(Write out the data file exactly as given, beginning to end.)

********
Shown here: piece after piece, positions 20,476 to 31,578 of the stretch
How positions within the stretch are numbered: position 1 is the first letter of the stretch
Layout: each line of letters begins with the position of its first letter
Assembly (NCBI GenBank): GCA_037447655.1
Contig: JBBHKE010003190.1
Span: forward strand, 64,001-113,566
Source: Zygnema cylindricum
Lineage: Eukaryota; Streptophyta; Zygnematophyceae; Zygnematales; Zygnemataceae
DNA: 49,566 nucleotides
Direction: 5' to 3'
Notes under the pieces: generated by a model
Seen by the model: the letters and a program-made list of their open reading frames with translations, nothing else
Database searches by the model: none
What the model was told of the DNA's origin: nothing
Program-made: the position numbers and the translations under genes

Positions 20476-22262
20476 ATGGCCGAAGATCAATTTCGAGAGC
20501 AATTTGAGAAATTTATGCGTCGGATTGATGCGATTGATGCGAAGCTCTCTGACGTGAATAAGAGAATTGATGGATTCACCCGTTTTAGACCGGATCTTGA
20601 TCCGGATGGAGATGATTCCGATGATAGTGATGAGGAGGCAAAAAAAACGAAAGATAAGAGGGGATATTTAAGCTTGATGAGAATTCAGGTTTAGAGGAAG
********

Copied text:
Shown here: piece after piece, positions 20,476 to 31,578 of the stretch
How positions within the stretch are numbered: position 1 is the first letter of the stretch
Layout: each line of letters begins with the position of its first letter
Assembly (NCBI GenBank): GCA_037447655.1
Contig: JBBHKE010003190.1
Span: forward strand, 64,001-113,566
Source: Zygnema cylindricum
Lineage: Eukaryota; Streptophyta; Zygnematophyceae; Zygnematales; Zygnemataceae
DNA: 49,566 nucleotides
Direction: 5' to 3'
Notes under the pieces: generated by a model
Seen by the model: the letters and a program-made list of their open reading frames with translations, nothing else
Database searches by the model: none
What the model was told of the DNA's origin: nothing
Program-made: the position numbers and the translations under genes

Positions 20476-22262
20476 ATGGCCGAAGATCAATTTCGAGAGC
20501 AATTTGAGAAATTTATGCGTCGGATTGATGCGATTGATGCGAAGCTCTCTGACGTGAATAAGAGAATTGATGGATTCACCCGTTTTAGACCGGATCTTGA
20601 TCCGGATGGAGATGATTCCGATGATAGTGATGAGGAGGCAAAAAAAACGAAAGATAAGAGGGGATATTTAAGCTTGATGAGAATTCAGGTTTAGAGGAAG